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Harry Clarke’s, Tales of Mystery and Imagination, Edgar Allan Poe, 1919

I find myself seeing imaginary crows out of the corner of my eyes, trees reveal themselves skeleton-like without their leaves and I spot giant spiders and hanging corpses as I drive home in the early darkness. The weekend of Halloween has arrived–and with it all the pageantry of the macabre.

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Cover of The Raven in 1884

Illustrators have been creating the memorable imagery of nightmares for books for years, binding the stories to our imagination. Edgar Alan Poe had amazing imagery in his early editions, and the work of two illustrators come to mind. The work of the french artist, print maker, illustrator and sculptor Gustave Doré memorably illustrated the 1884 version of The Raven.

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Sorrow for the lost Lenore, The Raven, Edgar Allan Poe, Gustave Doré, 1884

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Nevermore, The Raven, Edgar Allan Poe, Gustave Doré, 1884

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The Raven, Edgar Allan Poe, Gustave Doré, 1884

Later, the Irish illustrator Harry Clarke created a series of illustrations for Poe’s stories, Tales of Mystery and Imagination. He also worked in stained glass and was involved in the Irish arts & crafts movement. You can see his amazing sense of detail in both mediums.

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Edgar Allan Poe, Pit and the Pendulum, Harry Clarke, first printed in 1919

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The Murders in the Rue Morgue, Harry Clarke, 1919

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Harry Clarke, stained glass windows in Díseart, An Daingean, Co Kerry, Ireland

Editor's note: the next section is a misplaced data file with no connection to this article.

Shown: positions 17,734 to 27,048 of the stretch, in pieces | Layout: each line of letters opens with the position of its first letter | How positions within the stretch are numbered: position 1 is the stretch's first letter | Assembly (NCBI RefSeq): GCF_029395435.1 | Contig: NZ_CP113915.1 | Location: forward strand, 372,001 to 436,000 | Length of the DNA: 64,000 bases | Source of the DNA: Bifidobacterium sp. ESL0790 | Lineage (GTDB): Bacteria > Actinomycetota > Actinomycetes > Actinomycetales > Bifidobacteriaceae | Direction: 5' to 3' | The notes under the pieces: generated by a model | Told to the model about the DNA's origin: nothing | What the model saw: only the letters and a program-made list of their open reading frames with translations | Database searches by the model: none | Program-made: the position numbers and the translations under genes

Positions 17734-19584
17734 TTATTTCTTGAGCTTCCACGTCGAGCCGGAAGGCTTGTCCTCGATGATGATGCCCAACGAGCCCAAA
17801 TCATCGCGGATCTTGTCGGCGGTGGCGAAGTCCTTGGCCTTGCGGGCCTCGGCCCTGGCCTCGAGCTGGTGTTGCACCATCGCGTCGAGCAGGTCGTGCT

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Harry Clarke’s, Tales of Mystery and Imagination, Edgar Allan Poe, 1919

In the mention of Poe we can’t leave out the most famous Gothic monsters, or their authors and illustrators, Bram Stoker’s Dracula and Mary Shelley’s Frankenstein. In these books, the spaces the characters occupy are characters in their own right–playing a crucial role in the stories.

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Earliest Image of Frakenstein’s monster

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Dracula climbing down the wall of his castle, book cover 1916

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Early cover featuring the castle, which is treated as a character in the book

I recently stumbled across this obscure German magazine, Der Orchideengarten (The Garden of Orchids) which had very eccentric illustrations for it’s short run of 51 issues over the course of three years, from 1919 till 1921, that seem to fit perfectly with my mood this Halloween.

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The magazine featured stories by famous foreign authors such as Dickens, Pushkin, Charles Nodier, Maupassant, Poe, Voltaire, Gautier, Washington Irving, Hawthorne, H. G. Wells, Victor Hugo, and Karel and Josef Capek. The illustrations are very unique, and this magazine–coming out years before Wierd Tales in America–is widely considered the first fantasy magazine.

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Following Orchid in Germany in 1919, Weird Tales was published in 1923 and was the first English-language fantasy fiction magazine.

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A 1919 issue of Orchids with the first issue of Weird Tales in 1923

Weird Tales featured a lot of the most memorable writers in the genre including Ray Bradbury, H.P. Lovecraft, as well as many others. The bright colors and graphics still seem to embody the colors and spirit of Halloween.

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On this Halloween weekend I look forward to the festivities and pageantry, hoping to be surrounded by not only people dressed up as strange spirits, but accompanied by the images and dark visions from publications long ago.

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Some interior illustrations from “Orchid”

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So on this weekend of fun and mayhem, beware what might be waiting for you in the shadows and the darkness, and have a Happy Halloween!